MILESBURG Beneficial Cons Disc Co. and Beneficial Mortgage Co. of Pennsylvania to Matthew S. Glunt and Brittany D. Guenot, 109 View St., $100,000. Phyllis Y. Jodon to Barry L. Campbell Sr. and Tracie Campbell, 207 Hazel St., $70,000.

MILLHIEM David A. Martin and Jacquelyn M. Martin to Jacquelyn M. Martin, 210 E. Main St., $1. Thomas E. Evans to Henry S. Beiler 135 E. Main St., $37,000. Betty T. Harter to Ronald Dills, 209 E. Main St., $185,000.

RUSH TOWNSHIP Thomas R. Scott and Janet C. Scott and Jeffrey S. Schiefer and Rebecca J. Schiefer, 102 Rockwood Drive, $250. Jeffrey S. Schiefer and Rebecca J. Schiefer to Jeffrey S. Schiefer and Rebecca J. Schiefer, 102 Rockwood Drive, $1. Thomas R. Scott and Janet C. Scott to Thomas R. Scott and Janet C. Scott, 104 Rockwood Drive, $1. Peter R. Ellis to Ellis Heritage Properties LLC, Rush St., $1. Jacqueline M. Jenkins and Ricky L. Jenkins to Tonya Lou Harned, 147 Curve St., $22,000.

PATTON TOWNSHIP Laurence E. Prescott and Rosalia V. Cornejo-Parriego to Ryan E. Baxter and Emily K. Baxter, 542 Westgate Drive, $260,000. Anna M. Bollinger by attorney to Joseph A. Weber and Jennifer L Webber, 115 Westminster Court, $165,000 William J. Antonio and Cindy L. Antonio to Larry W. Garvin, 122-H Alma Mater Drive. $199,000. Cynthia Bartok and Johathan Olson to Stephen M. Greecher III and Marielena Dearaujo-

SPRING TOWNSHIP Beverly J. Rice to Rice Irrevocable Grantor Trust and Joan M. Hillard trustee, 356 S. Main St., $1 Greenlight Development Corp. to Joseph A. Moretz and Darlene M. Moretz, 150 Rosehill Dr., $234,900. Burma Darlene Gummo and Debby Rose Gumm Confer to Burma Darlene Gummo and Burma D. Gummo, 330 Park Ave., $1 Roger G. Cicconi Estate and Annette Cicconi executrix to

Ronald L Raymond and Charmene A. Raymond, 141 E. College Ave., $595,000. Geraldine L. Ishler Estate and Dianne L Kauffman executrix to Brent W. Book and Ramona L. Book, 176 Mann Road, $1. Alexandra F. Schaal and Douglas A. Plitt to Brent W. Book and Ramona L. Book, 176 Mann Road, $217,500. S&A Homes Inc. to Frank Samansky and Veronica Samansky, 167 Shady Hollow Drive, $246,490. Thomas P. Frank Jr., Tracy A. Bruni and Tracy A. Frank to Thomas P. Frank Jr. and Tracy A. Frank, 194 Kathryn Drive, $1.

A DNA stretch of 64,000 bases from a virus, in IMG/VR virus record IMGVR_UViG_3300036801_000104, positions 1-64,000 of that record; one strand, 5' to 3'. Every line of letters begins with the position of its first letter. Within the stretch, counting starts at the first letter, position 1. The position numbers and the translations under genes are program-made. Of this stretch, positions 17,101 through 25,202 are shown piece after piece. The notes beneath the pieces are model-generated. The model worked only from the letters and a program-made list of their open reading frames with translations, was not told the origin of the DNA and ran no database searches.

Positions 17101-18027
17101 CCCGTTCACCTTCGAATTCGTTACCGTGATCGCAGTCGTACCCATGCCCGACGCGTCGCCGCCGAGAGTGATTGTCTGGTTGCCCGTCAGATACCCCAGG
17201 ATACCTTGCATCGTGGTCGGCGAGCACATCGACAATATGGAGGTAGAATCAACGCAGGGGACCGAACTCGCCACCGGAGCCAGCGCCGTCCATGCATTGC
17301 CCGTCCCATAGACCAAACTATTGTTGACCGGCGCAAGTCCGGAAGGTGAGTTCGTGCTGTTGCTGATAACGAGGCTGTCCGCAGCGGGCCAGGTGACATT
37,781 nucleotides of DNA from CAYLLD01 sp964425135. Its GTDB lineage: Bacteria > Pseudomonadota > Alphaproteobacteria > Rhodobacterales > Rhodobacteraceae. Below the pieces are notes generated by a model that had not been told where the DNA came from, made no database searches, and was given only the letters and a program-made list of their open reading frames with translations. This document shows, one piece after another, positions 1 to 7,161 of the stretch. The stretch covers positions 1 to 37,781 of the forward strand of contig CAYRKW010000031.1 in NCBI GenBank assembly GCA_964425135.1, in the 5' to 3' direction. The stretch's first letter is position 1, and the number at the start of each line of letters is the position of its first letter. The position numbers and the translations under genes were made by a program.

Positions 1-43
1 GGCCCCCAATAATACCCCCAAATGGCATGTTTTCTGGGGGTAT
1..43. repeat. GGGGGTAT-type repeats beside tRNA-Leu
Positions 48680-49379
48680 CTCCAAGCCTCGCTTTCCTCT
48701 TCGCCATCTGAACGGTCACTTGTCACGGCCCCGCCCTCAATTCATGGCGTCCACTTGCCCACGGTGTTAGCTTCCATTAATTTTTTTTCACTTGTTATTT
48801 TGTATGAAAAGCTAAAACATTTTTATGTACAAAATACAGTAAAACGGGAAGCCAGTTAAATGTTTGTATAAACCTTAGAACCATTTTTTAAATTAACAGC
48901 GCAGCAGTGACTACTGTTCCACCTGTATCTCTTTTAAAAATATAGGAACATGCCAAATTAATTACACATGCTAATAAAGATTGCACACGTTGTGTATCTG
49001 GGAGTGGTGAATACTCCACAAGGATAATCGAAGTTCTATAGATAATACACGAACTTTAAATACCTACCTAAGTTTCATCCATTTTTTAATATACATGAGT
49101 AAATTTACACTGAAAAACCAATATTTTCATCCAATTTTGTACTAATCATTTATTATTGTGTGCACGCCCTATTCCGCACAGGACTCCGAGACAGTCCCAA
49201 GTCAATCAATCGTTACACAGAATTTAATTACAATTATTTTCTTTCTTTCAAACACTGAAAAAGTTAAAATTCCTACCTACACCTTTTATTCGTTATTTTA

STATE COLLEGE BOROUGH Feng Cheng and Kuang-Hua Hsieh to GC PS Holdings LP, 134 N. Barnard St., $590,000. Feng Cheng and Kuang-Hua Hsieh to GC PS Holdings LP, 139141 N. Gill St., $1,900,000. Terry Amadon and Rodney Hendricks to Terry Amadon and Rodney Hendricks, 410 W. Foster Ave., $145,000.

TAYLOR TOWNSHIP James N. McClellan Jr. Estate, Sally J. Woomer executrix, Susan J. Yothers executrix and Sharon K. Schmidt executrix to John P. Lavanish and Kellie J. Lavanish, Miller Road, $129,500.

WALKER TOWNSHIP Randy L. Hopkins to Jacob S. Beiler and Katie B. Beiler, 425 Nittany Ridge, $300,000 Miriam A. Zellers and Meriam A. Zellers to Thomas R. Peck Jr. and Michelle L. Peck, 125 Pine St., $27,500. — Compiled by Gazette staff

SEPT. 27-OCT. 3, 2012



PSU IST teams place in top 1 percent of Google challenge

Hear your companyâ&#x20AC;&#x2122;s sounds of marketing

Google AdWords are separate from search rankings and enable businesses to advertise to their targeted audiences. Advertisers choose search terms related to their business, plus a daily budget and the amount they are willing to pay when someone clicks. When customers search one of the terms or keywords, their ads may appear next to the search results. â&#x20AC;&#x153;Google AdWords permit businesses to target their advertising directly to those customers who have expressed an interest in their products or services. These are customers who are actively looking for a particular product or service, so they are valuable leads for businesses,â&#x20AC;? Jansen said. The campaigns that the students created were evaluated on 50 factors related to payper-click advertising, Jansen said, including click-through rates (the number of clicks on an ad divided by the number of times the ad is shown) keyword choices, ad copy and budget management. Melissa Reizner, a junior who is majoring in IST with a minor in security and risk analysis (SRA), said that the Google Online Marketing Challenge gave her a chance to â&#x20AC;&#x153;gain real-life work experience within a classroom setting.â&#x20AC;? â&#x20AC;&#x153;The challenge itself has increased my knowledge in Search Engine Marketing (SEM), as I incorporated tools provided by Google AdWords, Google Editor and other third-party sites,â&#x20AC;? she said. â&#x20AC;&#x153;The overall experience has definitely been one of the most rewarding accomplishments at Penn State so far.â&#x20AC;?

From Gazette staff reports â&#x20AC;&#x153;Canâ&#x20AC;&#x2122;t Tell Me Nothing,â&#x20AC;? Graduation(2007) by Kanye West


La, la, la, la wait till I get my money right Hearing this song makes me think of the beginning of the movie â&#x20AC;&#x153;The Hangover.â&#x20AC;? But forget that for a moment while we focus on our tendency to fight new ideas and how that impacts both our growth and that of our companies.

David M. Mastovich is president of MASSolutions Inc. For more information, go to

La, la, la, la then you canâ&#x20AC;&#x2122;t tell me nothing right Itâ&#x20AC;&#x2122;s an understatement that change is difficult for anyone. As we gain experience and achieve more success, we struggle even more â&#x20AC;&#x201D; consciously or subconsciously â&#x20AC;&#x201D; with different perspectives. We begin to stick more with the decision making that brought us success. I feel the pressure, under more scrutiny, and what I do? Act more stupidly. We push back on new ideas from